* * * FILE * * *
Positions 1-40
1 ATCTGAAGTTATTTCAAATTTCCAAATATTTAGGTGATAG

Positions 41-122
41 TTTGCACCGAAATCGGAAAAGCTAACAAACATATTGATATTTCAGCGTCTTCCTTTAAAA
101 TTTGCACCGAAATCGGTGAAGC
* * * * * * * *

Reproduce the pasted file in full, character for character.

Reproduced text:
Positions 1-40
1 ATCTGAAGTTATTTCAAATTTCCAAATATTTAGGTGATAG

Positions 41-122
41 TTTGCACCGAAATCGGAAAAGCTAACAAACATATTGATATTTCAGCGTCTTCCTTTAAAA
101 TTTGCACCGAAATCGGTGAAGC